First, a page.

The category of endotopogenies and the category of topogenic spaces, taken with their obvious forgetful functors to $Set$, are topological over $Set$.
If $f: X \to Y$ is a function and $C$ is an endotopogeny on $Y$, then there is an induced endotopogeny $f^\ast C \coloneqq (\beta(f) \times \beta(f))^{-1}(C) \subseteq \beta X \times \beta X$ by pulling back. This $f^\ast C$ is the largest endotopogeny on $X$ that renders $f$ continuous, and is the initial structure that lifts $f: X \to Y$ seen as a source diagram.
More generally, given a source diagram $f_i: X \to X_i$ of sets where $X_i$ have given endotopogenies $C_i$, the initial lift is the meet of the endotopogenies $f_i^\ast C_i$ on $X$. This shows that the forgetful functor is topological. The case for topogenic spaces is wholly similar.
Similarly, if $C$ is an endotopogeny on $X$ and $f: X \to Y$, then the direct image $f_\ast C \coloneqq (\beta(f) \times \beta(f))(C) \subseteq \beta Y \times \beta Y$ is the smallest endotopogeny on $Y$ that renders $f$ continuous. This is the final structure that lifts $f: X \to Y$ seen as a sink diagram. Final lifts of sink diagrams $f_i: Y_i \to Y$ are obtained by taking joins of the endotopogenies $(f_i)_\ast C_i$.
The category of endotopogenies and the category of topogenic spaces is complete and cocomplete. In fact, each of those categories is both total and cototal.
Here we collect some order-theoretic and topological results that were used in the account above.
Here we prove that the poset of filters $Filt(L) \cong Lex(L, \mathbf{2})$ in a distributive lattice $L$ is a frame.
Let $L$ be a distributive lattice. Then $Lex(L, \mathbf{2})$ is also a distributive lattice.
If $F, F' \subseteq L$ are two filters, then their meet may be calculated as
and their join as
The inclusion $(F \wedge G) \vee (F \wedge H) \leq F \wedge (G \vee H)$ holds in any lattice, and we have
which completes the proof.
For any poset $L$, finite meets distribute over filtered joins in $Lex(L, 2)$.
Certainly finite meets distribute over arbitrary joins in $[L, \mathbf{2}]$. Since the inclusion $Lex(L, \mathbf{2}) \hookrightarrow [L, \mathbf{2}]$ is closed under finite meets and filtered joins, the result follows.
If $L$ is a distributive lattice, then $Lex(L, \mathbf{2})$ is a frame.
The preceding lemmas show that $F \wedge -$ preserves finite joins and filtered joins, and therefore arbitrary joins.
Let $P, Q$ be join-semilattices, considered as commutative monoids. Then the commutative monoid $P \otimes Q$ is idempotent.
Certainly each element $a \otimes b$ is idempotent, since $a \otimes b = (a + a) \otimes b = a \otimes b + a \otimes b$.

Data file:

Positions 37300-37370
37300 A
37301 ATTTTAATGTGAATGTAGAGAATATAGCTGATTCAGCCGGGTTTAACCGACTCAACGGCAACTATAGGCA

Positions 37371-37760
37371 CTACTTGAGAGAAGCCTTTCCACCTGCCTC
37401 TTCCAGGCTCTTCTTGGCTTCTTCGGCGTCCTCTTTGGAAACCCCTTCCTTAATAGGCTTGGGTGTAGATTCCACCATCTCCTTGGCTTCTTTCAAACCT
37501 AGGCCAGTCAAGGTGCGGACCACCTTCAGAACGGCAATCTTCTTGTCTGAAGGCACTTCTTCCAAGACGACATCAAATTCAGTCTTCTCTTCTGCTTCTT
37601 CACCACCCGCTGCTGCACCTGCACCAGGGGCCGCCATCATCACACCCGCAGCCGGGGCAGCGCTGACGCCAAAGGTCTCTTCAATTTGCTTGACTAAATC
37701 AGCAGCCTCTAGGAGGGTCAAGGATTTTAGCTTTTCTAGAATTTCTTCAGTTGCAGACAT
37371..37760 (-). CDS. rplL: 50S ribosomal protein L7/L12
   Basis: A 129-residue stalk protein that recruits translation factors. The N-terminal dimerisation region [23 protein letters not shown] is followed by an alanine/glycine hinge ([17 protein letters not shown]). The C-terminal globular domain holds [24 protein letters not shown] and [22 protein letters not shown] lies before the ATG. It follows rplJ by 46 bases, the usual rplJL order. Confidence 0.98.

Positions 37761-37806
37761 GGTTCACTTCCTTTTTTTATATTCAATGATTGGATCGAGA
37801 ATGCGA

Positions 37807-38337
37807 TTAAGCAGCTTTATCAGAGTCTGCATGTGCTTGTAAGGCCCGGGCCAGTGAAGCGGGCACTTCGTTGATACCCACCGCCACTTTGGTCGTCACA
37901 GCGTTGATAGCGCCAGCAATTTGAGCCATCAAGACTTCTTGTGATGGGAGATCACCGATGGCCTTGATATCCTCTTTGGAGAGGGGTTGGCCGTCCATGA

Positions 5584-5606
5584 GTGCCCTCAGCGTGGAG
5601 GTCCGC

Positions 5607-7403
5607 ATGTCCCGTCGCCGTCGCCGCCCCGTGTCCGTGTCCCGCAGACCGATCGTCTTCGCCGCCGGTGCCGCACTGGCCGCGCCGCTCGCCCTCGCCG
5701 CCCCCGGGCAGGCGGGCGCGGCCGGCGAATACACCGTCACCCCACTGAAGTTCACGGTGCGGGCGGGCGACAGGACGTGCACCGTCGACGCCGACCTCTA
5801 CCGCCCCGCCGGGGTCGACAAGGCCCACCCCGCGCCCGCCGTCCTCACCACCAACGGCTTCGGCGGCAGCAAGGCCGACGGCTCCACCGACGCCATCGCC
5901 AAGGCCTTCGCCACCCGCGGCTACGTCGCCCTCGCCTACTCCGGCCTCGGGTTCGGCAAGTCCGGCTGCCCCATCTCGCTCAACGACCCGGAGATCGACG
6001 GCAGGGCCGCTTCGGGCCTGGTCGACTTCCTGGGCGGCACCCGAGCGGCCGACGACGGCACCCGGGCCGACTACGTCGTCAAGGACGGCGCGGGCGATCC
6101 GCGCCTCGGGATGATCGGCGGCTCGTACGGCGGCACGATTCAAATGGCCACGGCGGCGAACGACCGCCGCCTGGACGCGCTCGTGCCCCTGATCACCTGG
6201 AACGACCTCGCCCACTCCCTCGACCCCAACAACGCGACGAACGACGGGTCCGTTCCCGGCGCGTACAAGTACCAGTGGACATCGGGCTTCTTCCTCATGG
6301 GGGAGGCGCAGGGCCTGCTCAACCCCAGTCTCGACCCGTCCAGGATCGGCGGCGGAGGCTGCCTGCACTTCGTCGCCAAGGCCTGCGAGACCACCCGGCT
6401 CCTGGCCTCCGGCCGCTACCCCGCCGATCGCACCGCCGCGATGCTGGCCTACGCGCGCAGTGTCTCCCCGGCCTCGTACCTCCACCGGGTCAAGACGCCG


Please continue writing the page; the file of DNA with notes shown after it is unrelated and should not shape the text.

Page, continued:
For an idempotent commutative monoid $P$, we define $\leq$ so as to make $P$ a join-semilattice, viz. $p \leq q$ iff $p + q = q$. Thus $P \otimes Q$ in the previous proposition is endowed with a partial order, making it a join-semilattice. In this way the category of join-semilattices inherits a symmetric monoidal structure from the symmetric monoidal category of commutative monoids containing it.
For a commutative monoid $P$ in the symmetric monoidal category of join-semilattices, the monoid multiplication coincides with conjunction iff the unit is the top element and multiplication is idempotent.
Note that if $b \leq c$, then $a b \leq a c$ since $a c = a(b + c) = a b + a c$. If the unit $1$ is maximal, it follows that $a b \leq a 1 = a$ and similarly $a b \leq b$. On the other hand, if $x \leq a$ and $x \leq b$, then $x = x x \leq a b$. This shows $a b$ is the meet of $a$ and $b$.
Let $P, Q$ be distributive lattices, considered as commutative rigs with addition given by join and multiplication given by meet. Then the commutative rig $P \otimes Q$, under the order $\leq$ when considered as a join-semilattice, is also a distributive lattice.
Certainly $P \otimes Q$ is a commutative monoid in the symmetric monoidal category of join-semilattices. By the lemma it suffices to show that the unit ${\top_P} \otimes {\top_Q}$ is maximal and that multiplication is idempotent.
First we show $\top_P \otimes \top_Q$ is the maximal element of $P \otimes Q$. Indeed,
and similarly $\top_P \otimes b \leq \top_P \otimes \top_Q$, so $a \otimes b \leq \top_P \otimes \top_Q$. Since any element of $P \otimes Q$ is a join $\sum_i a_i \otimes b_i$ of elements $a_i \otimes b_i$ which all have $\top_P \otimes \top_Q$ as upper bound, any element has $\top_P \otimes \top_Q$ as upper bound.
Second we show multiplication is idempotent. Clearly $a \otimes b$ is idempotent for any $a \in P$ and $b \in Q$, by idempotency of $a$ and $b$. More generally
which is bounded above by $\sum_i a_i \otimes b_i$ since $a_i a_j \leq a_i$ and $b_i b_j \leq b_i$, but is also bounded below by $\sum_i a_i a_i \otimes b_i b_i = \sum_i a_i \otimes b_i$. This completes the proof.